Works great ๐Ÿ™‚

  12. Kevin Blaine

    One thing I’ve learned since recording electrics for my record this past week is that in order to get a great guitar tone and big sound on stage, you crank the gain up to ten, and play like you’ve never rocked before through those 5 foot cabs. But, the only reason you need to do that is because you don’t have 6 guitarists available to play that awesome layered part that you did in the studio. So you have to cranks the volume.

    On the flip side, if you go into the studio with gain dialed in at 10, that one guitar has a really thin tone that isn’t big at all. I think to get that awesome wall of sound and electric tone in the studio, dial back gain, even a little bit under your personal taste, then layer. I think you’d be amazed at how big the sound can get while maintaining a clarity in the tone.

    If real estate is all about “location”, then recording electrics for me is all about “Layers! Layers! Layers!” ๐Ÿ™‚

    Happy recording!

  13. Alan Russell

    I’ve done more than a few tracks where I’ll record the miced amp and the direct signal, then run the direct signal through Guitar Rig or Amplitube for doubling later on. I’m not lucky enough to have friends with really good amps. But more often than not, the virtual amp version will end up being the “lead” with the miced amp signal being the “double” just for some texture and a bit of realism. It also keeps the guitarist happy when it sounds like his beloved ยฃ100 practise amp.

  14. David

    Sorry for the noob question, but is there an easy way to get a direct signal & amp signal? I’ve only recorded an amp (via microphone in front of the speaker) or via interface (Line 6 Toneport). I thought you could only get 1 signal at a time?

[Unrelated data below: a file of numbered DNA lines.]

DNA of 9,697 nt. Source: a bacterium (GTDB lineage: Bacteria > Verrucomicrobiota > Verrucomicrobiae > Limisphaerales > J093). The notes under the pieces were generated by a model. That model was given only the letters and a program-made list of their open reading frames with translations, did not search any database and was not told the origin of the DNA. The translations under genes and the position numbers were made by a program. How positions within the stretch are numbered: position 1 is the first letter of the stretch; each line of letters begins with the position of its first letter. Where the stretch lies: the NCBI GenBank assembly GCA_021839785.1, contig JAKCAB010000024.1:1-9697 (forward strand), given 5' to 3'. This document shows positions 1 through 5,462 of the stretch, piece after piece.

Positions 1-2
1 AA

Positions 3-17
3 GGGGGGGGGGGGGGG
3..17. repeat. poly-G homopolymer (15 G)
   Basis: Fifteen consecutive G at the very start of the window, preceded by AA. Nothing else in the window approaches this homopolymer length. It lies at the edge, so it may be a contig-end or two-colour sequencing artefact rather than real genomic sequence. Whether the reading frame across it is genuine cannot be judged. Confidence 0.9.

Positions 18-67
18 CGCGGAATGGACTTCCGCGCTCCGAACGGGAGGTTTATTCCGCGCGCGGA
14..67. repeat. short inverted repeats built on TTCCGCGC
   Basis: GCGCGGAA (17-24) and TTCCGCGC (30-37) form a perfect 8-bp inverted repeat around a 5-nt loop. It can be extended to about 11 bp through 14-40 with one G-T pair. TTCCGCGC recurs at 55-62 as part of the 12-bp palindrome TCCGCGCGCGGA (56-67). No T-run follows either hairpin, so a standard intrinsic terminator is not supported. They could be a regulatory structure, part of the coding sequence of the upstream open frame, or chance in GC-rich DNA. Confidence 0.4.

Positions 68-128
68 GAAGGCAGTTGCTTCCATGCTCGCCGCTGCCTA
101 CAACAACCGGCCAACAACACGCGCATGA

• Sonic Valentine

      Almost every DI has two 1/4″ connecters on it. One you plug into, one that you can run to an amp. Then you just plug the XLR into a mic pre and you are all set.

      Surprisingly the only DIs that I have found without an output to an amp are the REALLY high end ones… which I don’t understand at all.

      Just get a 20 or 30 dollar DI and plug it in between the guitar and amp and you are all set.

  15. Sonic Valentine

    Great post!

    One more reason to record a DI is for editing later. If I am working with a young guitarist whose timing might not be great I always do this on rhythm tracks. Especially if it is heavier music that calls for lots of gain on an amp (plus generally, heavy music calls for tightness in the foundation tracks). Once you run a guitar through a dual rectifier cranked up the transients (visually) go away. If you have a DI track recording simultaneously (before any pedals and muted obviously) you can group them together and use the obvious transients on the DI track to edit. Plus like you said Joe, then you have the added benefits of re-amping and using it to double.

    • aLf

      Thatยดs a very good editingtrick, the thing with the transients. Cool, thanks man!

    • Dave Chick

      What he said! ๐Ÿ™‚

      I was saying the same thing on the segment I did for the Metal Shop Episode #25. The band I was mixing for had cranked overdrive/distortion on their amps.

      Since it was Metal, I wanted to make sure that everything was tight in the editing, but couldn’t do it easily with any transient (beat detection) editor because it was a wall o’ little peaks and valleys.

      I told the band that they should consider recording DI signals for all their guitars next time…